Title:
Composite Bulkhead and Skin Construction
Kind Code:
A1


Abstract:
Aircraft fuselage structures have fuselage bulkheads in which the bulkhead outer caps are integrated with the skin, thereby reducing fastener count and weight. These outer caps and skin are preferably co-cured to form a strong structure. The outer caps can be advantageously constructed as continuous hoops of pultruded elements. The outer cap need not be interrupted by contours or cutouts for stringers, saving weight and reducing complexity. It is contemplated that by integrating the bulkhead outer caps into the skin, a bulkhead can still maintain equivalent stiffness and strength, while saving a significant number of rivets as compared to a comparable design without the outer cap.



Inventors:
Karem, Abe (Tustin, CA, US)
Application Number:
12/246904
Publication Date:
05/14/2009
Filing Date:
10/07/2008
Primary Class:
International Classes:
B64C1/10
View Patent Images:



Primary Examiner:
SANDERSON, JOSEPH W
Attorney, Agent or Firm:
FISH & ASSOCIATES, PC;ROBERT D. FISH (2603 Main Street, Suite 1000, Irvine, CA, 92614-6232, US)
Claims:
What is claimed is:

1. An improved aircraft fuselage having a bulkhead coupled to a skin, the improvement comprising a thickened area of the skin operating as an outer cap of the bulkhead.

2. The improved aircraft fuselage of claim 1, wherein the outer cap is co-cured with the skin.

3. The improved aircraft fuselage of claim 1, wherein the outer cap has no cutouts for stringers.

4. The improved aircraft fuselage of claim 1, wherein the outer cap is sufficiently thick to serve as a pad-up.

5. The improved aircraft fuselage of claim 1, wherein first and second pad-up layers are added to the skin during a manufacturing process.

6. The improved aircraft fuselage of claim 1, wherein the outer cap includes pultruded material.

7. The improved aircraft fuselage of claim 1, further comprising a second bulkhead that does not have an outer cap.

8. The improved aircraft fuselage of claim 1, wherein the outer cap forms a continuous hoop about a cross-section of the fuselage.

9. The improved aircraft fuselage of claim 1, wherein a section of fuselage has a 30-50% reduction in a number of rivets relative to a comparable design without the outer cap.

10. The improved aircraft fuselage of claim 1, wherein the bulkhead has upper and lower portions divided by a floor beam, and the floor beam is integral with the bulkhead.

11. The improved aircraft fuselage of claim 1, wherein the bulkhead has an inner cap substantially parallel to the outer cap.

12. An aircraft comprising a fuselage with a skin, and a bulkhead, the bulkhead having inner and outer caps, the outer cap being integrated into the skin.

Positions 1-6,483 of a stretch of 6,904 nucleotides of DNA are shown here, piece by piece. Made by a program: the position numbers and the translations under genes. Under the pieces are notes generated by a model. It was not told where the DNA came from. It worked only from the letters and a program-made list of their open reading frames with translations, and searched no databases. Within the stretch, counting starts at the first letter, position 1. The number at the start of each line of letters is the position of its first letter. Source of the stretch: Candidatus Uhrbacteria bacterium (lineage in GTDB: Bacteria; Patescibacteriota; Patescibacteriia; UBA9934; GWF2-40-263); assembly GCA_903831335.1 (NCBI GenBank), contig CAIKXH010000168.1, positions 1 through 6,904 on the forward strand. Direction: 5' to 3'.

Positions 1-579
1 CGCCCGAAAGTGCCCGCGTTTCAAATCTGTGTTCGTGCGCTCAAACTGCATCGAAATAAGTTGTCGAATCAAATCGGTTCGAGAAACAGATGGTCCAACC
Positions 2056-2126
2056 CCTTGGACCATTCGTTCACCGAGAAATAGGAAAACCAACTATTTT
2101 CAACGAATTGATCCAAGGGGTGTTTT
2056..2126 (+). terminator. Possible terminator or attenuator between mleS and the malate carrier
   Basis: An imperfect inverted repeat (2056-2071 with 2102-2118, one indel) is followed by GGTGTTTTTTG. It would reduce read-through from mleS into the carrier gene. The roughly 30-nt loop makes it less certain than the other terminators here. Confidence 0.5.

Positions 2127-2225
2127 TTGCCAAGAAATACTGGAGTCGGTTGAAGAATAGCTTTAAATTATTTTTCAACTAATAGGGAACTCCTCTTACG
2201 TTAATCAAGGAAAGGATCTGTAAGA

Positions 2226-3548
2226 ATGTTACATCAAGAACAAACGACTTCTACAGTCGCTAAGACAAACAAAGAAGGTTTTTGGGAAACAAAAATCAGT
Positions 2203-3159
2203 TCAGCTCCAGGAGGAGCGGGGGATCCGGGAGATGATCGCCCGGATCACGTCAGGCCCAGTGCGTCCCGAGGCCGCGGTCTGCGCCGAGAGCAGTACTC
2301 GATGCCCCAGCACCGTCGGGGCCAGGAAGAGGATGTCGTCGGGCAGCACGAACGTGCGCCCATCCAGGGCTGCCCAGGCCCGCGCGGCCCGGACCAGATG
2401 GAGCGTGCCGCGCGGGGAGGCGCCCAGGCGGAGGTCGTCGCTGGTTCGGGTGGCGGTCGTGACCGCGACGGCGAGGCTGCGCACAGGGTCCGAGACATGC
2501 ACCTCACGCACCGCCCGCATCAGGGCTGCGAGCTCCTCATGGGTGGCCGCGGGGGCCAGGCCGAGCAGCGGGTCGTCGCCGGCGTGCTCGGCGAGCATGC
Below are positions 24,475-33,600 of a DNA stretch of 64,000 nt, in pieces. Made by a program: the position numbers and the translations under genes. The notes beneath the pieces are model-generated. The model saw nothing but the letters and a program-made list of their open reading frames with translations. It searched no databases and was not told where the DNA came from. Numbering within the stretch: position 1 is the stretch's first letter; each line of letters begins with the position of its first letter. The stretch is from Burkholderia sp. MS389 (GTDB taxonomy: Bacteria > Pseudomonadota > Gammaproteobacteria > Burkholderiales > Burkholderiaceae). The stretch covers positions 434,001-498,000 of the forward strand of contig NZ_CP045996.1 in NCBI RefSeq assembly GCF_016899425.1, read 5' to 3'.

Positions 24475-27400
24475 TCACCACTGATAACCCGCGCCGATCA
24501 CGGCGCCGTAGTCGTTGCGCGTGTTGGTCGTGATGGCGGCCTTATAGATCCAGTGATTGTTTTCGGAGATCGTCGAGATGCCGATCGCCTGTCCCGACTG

13. The aircraft of claim 12, wherein the outer cap includes pultruded material.

14. The aircraft of claim 12, wherein the outer cap includes fibers in a hoop direction.

15. The aircraft of claim 12, wherein the outer cap includes fibers that are co-cured with fibers of the skin.

16. The aircraft of claim 12, further comprising a pad-up layer placed medial to the outer cap.

Description:

This application claims priority to U.S. Provisional Application Ser. No. 60/979650 filed Oct. 12, 2007 which is incorporated by reference herein in its entirety.

FIELD OF THE INVENTION

The field of the invention is the manufacture of composite structures.

BACKGROUND

The advantages of composite structures in aircraft construction are well known in the aerospace industry. Composites are increasingly used in the primary structure of new aircraft, both as an alternative to and adjunct to metal structures. Carbon fiber composites in which carbon fibers are embedded in an epoxy matrix offer relatively high stiffness and high strength while maintaining a low weight.

In one manner of producing large commercial transport aircraft the fuselage structure consists of a thin load bearing skin supported by lateral stringers to eliminate buckling and circumferential bulkheads to transfer shear and retain the fuselage shape. In metal aircraft construction, bulkheads are commonly joined to the skin by the use of rivets. In some large composite aircraft, including the prior art Boeing™ 787, these bulkheads are joined to the skin with an intermediary clip, necessitating the use of two rows of fasteners, the first between the clip and skin, and the second between the clip and bulkhead. While this method is effective at joining the bulkhead to the skin, it results in an excessive quantity of fasteners, and carries with it significant weight, complexity, and cost penalties.